Belonging Affinity groups foster inclusion and sense of belonging at Salk

An affinity group network launched at the Salk Institute in 2020 with the founding of two groups: the Black Association at Salk (BAS) and Underrepresented Minorities Actively Supporting Excellence (URMase). The network soon added two more groups: Asian Pacific Islander and Desi at Salk (APIDAS) and the Salk Pride Society (SPS).

Affinity groups enhance wellbeing and strengthen the Salk culture by uniting trainees and employees from particular identities and allies of diverse backgrounds. The groups provide a platform to discuss, understand, and define the interests of its members and their shared experiences at the Institute and in the community.

Each group has a unique focus and mission, but all share a commitment to enriching life at Salk. The groups operate under the guidance of the Institute’s Diversity, Equity & Inclusion team, in particular Program Manager Lauren Mitchell.

“I’m so proud of the positive impact our affinity groups are having on the campus experience,” Mitchell says. “They are a forum for practicing solidarity and seeking understanding. I’ve been inspired by how passionately members of our community embrace and support these groups.”

The affinity groups have played a crucial role in bringing members of the Institute together in a spirit of inclusion, deeper understanding, and educational celebrations, like Juneteenth, Día de los Muertos, and Lunar New Year, which were celebrated campus-wide.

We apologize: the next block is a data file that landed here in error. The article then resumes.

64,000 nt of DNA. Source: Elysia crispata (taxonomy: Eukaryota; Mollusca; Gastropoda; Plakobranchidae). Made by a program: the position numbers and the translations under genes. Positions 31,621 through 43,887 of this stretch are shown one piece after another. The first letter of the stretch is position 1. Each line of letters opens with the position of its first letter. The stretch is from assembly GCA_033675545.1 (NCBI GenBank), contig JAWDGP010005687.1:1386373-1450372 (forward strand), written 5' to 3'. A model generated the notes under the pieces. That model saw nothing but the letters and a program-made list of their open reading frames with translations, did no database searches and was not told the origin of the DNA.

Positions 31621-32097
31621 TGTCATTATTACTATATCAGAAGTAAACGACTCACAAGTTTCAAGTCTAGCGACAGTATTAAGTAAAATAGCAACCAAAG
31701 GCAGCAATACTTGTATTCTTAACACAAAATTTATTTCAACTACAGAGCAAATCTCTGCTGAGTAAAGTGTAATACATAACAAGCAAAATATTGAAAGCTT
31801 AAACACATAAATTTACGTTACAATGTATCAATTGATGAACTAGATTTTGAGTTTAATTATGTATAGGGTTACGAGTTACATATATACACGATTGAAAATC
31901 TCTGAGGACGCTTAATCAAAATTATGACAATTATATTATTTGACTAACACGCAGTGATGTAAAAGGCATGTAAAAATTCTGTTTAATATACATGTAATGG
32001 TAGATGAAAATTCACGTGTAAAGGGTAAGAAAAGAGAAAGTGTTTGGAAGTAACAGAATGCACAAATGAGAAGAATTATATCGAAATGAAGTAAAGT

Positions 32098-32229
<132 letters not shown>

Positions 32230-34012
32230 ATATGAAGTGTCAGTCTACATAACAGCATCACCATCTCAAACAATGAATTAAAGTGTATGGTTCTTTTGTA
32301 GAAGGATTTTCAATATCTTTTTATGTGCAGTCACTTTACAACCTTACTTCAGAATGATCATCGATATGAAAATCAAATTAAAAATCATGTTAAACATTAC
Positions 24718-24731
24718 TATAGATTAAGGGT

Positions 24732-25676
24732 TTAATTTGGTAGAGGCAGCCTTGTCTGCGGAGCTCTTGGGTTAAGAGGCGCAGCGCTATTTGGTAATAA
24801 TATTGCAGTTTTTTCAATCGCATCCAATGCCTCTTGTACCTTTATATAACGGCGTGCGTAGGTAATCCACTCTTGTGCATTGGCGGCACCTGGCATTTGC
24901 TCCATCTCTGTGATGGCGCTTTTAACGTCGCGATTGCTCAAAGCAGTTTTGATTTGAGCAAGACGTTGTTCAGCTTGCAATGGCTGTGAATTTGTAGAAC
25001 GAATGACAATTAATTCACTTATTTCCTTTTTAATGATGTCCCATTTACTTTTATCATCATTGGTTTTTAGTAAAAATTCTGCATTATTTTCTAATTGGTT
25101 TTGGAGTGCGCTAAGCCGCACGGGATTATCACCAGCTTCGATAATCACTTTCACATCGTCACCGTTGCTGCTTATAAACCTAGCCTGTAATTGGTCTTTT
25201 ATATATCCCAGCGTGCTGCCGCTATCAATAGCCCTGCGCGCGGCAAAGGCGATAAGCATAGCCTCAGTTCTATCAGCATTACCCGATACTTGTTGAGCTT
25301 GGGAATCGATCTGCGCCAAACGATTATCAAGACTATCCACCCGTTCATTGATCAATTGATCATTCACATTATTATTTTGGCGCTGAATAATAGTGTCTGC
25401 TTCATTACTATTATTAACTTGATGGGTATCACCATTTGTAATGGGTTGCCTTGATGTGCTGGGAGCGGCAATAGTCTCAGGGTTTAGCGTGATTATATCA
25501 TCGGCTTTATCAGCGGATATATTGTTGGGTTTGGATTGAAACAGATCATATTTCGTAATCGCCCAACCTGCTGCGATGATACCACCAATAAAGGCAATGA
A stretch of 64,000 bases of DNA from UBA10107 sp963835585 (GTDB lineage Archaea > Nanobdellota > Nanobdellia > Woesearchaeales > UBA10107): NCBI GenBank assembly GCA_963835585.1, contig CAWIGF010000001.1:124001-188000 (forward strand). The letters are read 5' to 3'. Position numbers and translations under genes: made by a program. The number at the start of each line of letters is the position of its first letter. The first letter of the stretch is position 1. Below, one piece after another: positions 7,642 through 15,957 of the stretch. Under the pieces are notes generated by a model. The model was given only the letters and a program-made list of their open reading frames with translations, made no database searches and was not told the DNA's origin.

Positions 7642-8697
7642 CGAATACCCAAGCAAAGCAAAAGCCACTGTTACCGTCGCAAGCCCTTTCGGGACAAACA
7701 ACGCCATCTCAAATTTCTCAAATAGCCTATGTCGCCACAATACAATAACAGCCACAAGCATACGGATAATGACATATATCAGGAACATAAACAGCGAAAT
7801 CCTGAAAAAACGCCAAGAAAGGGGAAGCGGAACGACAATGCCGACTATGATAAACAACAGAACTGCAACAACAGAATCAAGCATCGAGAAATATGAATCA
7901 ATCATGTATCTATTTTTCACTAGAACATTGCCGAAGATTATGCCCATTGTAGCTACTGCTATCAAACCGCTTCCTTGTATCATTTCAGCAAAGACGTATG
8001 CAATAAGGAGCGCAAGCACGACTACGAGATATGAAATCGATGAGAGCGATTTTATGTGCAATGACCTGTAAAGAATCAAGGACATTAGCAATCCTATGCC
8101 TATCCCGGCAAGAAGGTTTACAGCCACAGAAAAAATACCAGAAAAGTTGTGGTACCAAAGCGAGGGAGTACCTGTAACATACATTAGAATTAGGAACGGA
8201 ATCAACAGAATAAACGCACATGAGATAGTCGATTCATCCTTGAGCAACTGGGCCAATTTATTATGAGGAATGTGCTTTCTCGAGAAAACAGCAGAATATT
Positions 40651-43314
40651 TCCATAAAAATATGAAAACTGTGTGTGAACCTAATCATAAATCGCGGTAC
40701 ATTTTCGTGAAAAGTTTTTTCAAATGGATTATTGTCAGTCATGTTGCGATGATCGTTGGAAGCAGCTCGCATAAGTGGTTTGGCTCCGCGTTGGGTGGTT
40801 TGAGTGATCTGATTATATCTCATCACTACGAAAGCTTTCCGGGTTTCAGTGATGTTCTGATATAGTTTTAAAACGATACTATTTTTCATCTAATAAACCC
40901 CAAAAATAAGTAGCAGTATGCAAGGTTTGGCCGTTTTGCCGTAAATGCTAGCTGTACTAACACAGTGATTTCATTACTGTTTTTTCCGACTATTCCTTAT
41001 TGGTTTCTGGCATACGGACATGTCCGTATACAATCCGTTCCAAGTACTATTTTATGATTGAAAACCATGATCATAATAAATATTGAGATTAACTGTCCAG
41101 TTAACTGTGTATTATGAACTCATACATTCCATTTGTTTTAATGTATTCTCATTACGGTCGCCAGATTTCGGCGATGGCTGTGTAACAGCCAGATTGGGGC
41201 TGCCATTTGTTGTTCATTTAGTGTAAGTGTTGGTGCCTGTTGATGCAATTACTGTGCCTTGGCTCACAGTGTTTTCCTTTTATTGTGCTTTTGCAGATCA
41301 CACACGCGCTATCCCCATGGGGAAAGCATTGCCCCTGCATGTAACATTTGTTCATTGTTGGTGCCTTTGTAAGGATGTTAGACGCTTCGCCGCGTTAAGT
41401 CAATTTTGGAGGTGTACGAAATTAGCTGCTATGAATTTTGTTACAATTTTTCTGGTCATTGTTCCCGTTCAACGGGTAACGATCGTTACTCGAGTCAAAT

Each group is in charge of defining its mission and identifying opportunities that celebrate our campus population and promote increasing diversity in alignment with Salk’s scientific mission.

Examples of such activities include an interactive session hosted by URMase and the Institute’s Grants Development office last fall, which featured Marguerite Matthews, National Institute of Neurological Disorders and Stroke program director, who began her own scientific journey as a high school summer intern at Salk. Matthews spoke on maximizing government funding opportunities—a workshop called “Demystifying Diversity Supplements.”

And in February, BAS hosted numerous on-campus educational and interactive activities in recognition and support of Black History Month, including a first of its kind “Black in STEM” panel discussion, which brought together outstanding researchers from Black in Cancer, Black in Immuno, and Black in Neuro to discuss the issues faced by Black researchers and the critical work of these organizations.

“The affinity groups are grassroots in nature and reflect the broad interest on campus in participating in the Institute’s commitment to diversity, equity, inclusion, and belonging,” says Mallory Zaslav, vice president of Diversity, Equity & Inclusion. “Myriad identities are part of the Salk culture. By coming together to recognize, involve, and educate our campus community about our colleagues, each group is actively building the future of Salk. The outreach they do and inspire in others is a testament to our collective responsibility as part of this organization to be good ancestors.”

Sign up for our monthly newsletter.

Latest discoveries, events & more.